2015 Deeply Highly Eccentic, Winchester gallery, Winchester School of Art, Hampshire UK. Glazed and Confused, Hazlehurst Gallery 2014, Curator -Prima Vera, MCA, 2014. Sydney. Silly Canvas, Utopian Slumps, Melbourne 2014,You Imagine What You Desire, Sydney Biennale, 2014. The End of the 20th Century. The Best is Yet to Come. A Dialogue with the Marx Collection, Hamburger Bahnhof National Galerie Berlin, 2013. Plus ou Moins Sorcières, Maison Populaire, Paris, 2012; Abstraction and the body, Anna Schwartz Gallery, Sydney, 2012 Less is more: minimal and post-minimal art in Australia, Heide Museum of Modern Art, Melbourne, 2012; Monanism, Museum of Old and New Art, Hobart, 2011; Beauty of distance: songs of survival in a precarious age, Biennale of Sydney, 2010; Before and after science, Biennial of Australian Art, Art Gallery of South Australia, Adelaide, 2010; Mirror mirror: then and now, Institute of Modern Art, Brisbane; Tin Sheds Gallery, Sydney and Samstag Museum of Art, Adelaide, 2009; Lost and found: an archeology of the present, TarraWarra Biennial, Healesville, 2008; High Tide, Zacheta National Gallery, Warsaw and CAC Vilnius, Lithuania, 2006; De Overkant /Down Under, Den Haag Sculptuur, The Netherlands, 2007; Face up: contemporary art from Australia, Hamburger Bahnhoff, Berlin, 2003; This was the future… Australian sculpture of the 1950s, 60s, 70s + today, Heide Museum of Modern Art, 2003; Fieldwork: Australian art 1968-2002, National Gallery of Victoria, Melbourne, 2002; Monochromes, University Art Museum, University of Queensland, Brisbane, 2000; Contempora 5, Ian Potter Museum of Art, the University of Melbourne, 1999; The infinite space: women, minimalism and the sculptural object, Ian Potter Museum of Art, the University of Melbourne, 1998; Close quarters: contemporary art from Australia and New Zealand, Australian Centre for Contemporary Art, Melbourne; Canberra School of Art; and Govett Brewster Art Gallery, New Plymouth, 1998; The aberrant object: women Dada and Surrealism, Museum of Modern Art at Heide, year?; OrientATION: 4th International Istanbul Biennale, Turkey, 1995; A night at the show, Field, Zurich, 1994; Australian Perspecta Art Gallery of New South Wales, Sydney, 1993; and Primavera, Museum of Contemporary Art, Sydney, 1992.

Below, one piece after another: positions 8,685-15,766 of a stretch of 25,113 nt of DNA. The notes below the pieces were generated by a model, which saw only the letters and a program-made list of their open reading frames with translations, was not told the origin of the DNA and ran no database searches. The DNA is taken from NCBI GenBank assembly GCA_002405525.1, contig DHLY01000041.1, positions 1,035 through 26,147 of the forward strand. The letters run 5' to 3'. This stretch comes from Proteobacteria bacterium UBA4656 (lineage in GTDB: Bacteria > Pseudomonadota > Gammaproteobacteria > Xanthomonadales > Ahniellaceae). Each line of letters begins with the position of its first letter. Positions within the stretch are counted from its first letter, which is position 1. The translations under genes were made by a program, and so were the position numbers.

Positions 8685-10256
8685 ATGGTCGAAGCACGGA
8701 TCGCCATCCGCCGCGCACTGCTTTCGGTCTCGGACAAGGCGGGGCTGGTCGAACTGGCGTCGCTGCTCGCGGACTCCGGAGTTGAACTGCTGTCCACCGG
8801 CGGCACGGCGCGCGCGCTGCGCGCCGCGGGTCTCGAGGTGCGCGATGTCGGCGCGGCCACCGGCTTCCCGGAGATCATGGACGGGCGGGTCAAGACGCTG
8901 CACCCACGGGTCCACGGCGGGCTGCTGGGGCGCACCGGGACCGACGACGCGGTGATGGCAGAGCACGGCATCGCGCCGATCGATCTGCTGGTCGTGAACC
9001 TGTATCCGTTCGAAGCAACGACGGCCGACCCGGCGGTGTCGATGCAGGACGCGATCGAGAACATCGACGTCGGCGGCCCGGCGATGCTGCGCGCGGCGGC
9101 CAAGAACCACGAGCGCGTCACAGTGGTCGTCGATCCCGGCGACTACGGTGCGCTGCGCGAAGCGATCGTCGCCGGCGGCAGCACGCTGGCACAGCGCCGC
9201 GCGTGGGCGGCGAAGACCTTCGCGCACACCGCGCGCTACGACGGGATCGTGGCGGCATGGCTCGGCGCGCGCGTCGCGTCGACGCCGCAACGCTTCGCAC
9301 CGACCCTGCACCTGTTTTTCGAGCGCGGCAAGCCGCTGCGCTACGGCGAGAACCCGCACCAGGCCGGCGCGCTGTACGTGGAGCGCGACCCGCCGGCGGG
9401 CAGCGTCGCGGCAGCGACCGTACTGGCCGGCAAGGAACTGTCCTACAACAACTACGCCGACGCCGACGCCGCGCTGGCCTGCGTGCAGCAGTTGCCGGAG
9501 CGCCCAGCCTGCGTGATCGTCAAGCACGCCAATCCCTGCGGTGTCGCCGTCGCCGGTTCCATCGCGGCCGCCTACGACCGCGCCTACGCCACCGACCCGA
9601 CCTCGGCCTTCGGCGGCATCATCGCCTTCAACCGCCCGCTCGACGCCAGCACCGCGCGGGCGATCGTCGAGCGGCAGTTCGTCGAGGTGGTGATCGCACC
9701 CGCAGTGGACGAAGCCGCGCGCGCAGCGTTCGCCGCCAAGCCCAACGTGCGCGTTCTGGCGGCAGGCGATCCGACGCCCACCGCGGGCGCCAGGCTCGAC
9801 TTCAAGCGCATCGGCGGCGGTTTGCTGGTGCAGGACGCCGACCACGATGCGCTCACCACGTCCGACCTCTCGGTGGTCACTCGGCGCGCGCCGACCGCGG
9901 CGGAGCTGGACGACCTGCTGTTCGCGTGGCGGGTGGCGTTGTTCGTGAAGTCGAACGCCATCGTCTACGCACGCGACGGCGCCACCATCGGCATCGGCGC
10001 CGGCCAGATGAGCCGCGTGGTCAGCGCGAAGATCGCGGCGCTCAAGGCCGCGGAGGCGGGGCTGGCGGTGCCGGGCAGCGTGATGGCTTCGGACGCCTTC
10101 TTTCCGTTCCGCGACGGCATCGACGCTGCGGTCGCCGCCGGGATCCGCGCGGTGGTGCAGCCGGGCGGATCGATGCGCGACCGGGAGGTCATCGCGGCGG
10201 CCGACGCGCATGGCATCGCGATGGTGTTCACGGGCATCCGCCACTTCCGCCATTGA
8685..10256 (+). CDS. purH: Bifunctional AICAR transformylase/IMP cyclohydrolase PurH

Mikala Dwyer, Drawing Down the Moon, IMA catalogue. Mikala Dwyer, Goldene Bend’er, ACCA catalogue, Mikala Dwyer, The Garden of Half-Life, University Art gallery, Sydney University, catalogue, Anthony Byrt, ‘Frontier Spirits’, Frieze, no. 139, 2011; An Apparition of a Subtraction, The beauty of distance: songs of survival in a precarious age, Biennale of Sydney, exhibition catalogue, 2010; Before and after science, Biennial of Australian Art, Charlotte Day/Sarah Tutton, exhibition catalogue, 2009; Anne Loxley, ‘Mikala Dwyer: coalescence and dissolution’, Art World, June-July, 2008; Susan Rothnie, ‘Mikala Dwyer in conversation with Susan Rothnie’, Eyeline, no.55, 2004; Anne Loxley, 'A stroll in the park to exercise mind and body', Sydney Morning Herald, 5 December, 2001; Hannah Scott, 'Plastika', Govett-Brewster Art Gallery, summer, 2001; Edward Colless, ‘untitled’, Mikala Dwyer, I exhibition catalogue, Museum of Contemporary Art, Sydney, 2000; Benjamin Genocchio, 'Alchemy with a mischievous touch', Sydney Morning Herald, 29 December, 2000; Linda Michael, 'The little temples of love for the dead things', Mikala Dwyer, exhibition catalogue, Museum of Contemporary Art, Sydney, 2000; Rachel Kent, ‘Minimalism past and present', Infinite space: women, minimalism and the sculptural object, exhibition catalogue, Ian Potter Museum of Art, the University of Melbourne, 1999; Toni Ross, 'Mikala Dwyer', Contempora5, exhibition catalogue, National Gallery of Victoria, Melbourne, 1999; Toni Ross, 'The trouble with spectator-centred criticism: encountering Mikala Dwyer's art with Eva Hesse and minimalism', Eyeline, no. 35, 1997; Edward Colless, 'Undon', Mikala Dwyer, Museum of Contemporary Art, Sydney, 1996; Benjamin Genocchio, ‘Mikala Dwyer: woops’, Eyeline, no.25, 1994; Felicity Fenner, 'Coming up: the lowdown art of Mikala Dwyer', Art and Australia, vol. 31, no.2, 1993; Jeff Gibson, 'Avant-grunge', Art+Text, no.45, 1993; and Linda Michael, Primavera: The Belinda Jackson exhibition of young artists, exhibition catalogue, Museum of Contemporary Art, Sydney, 1992.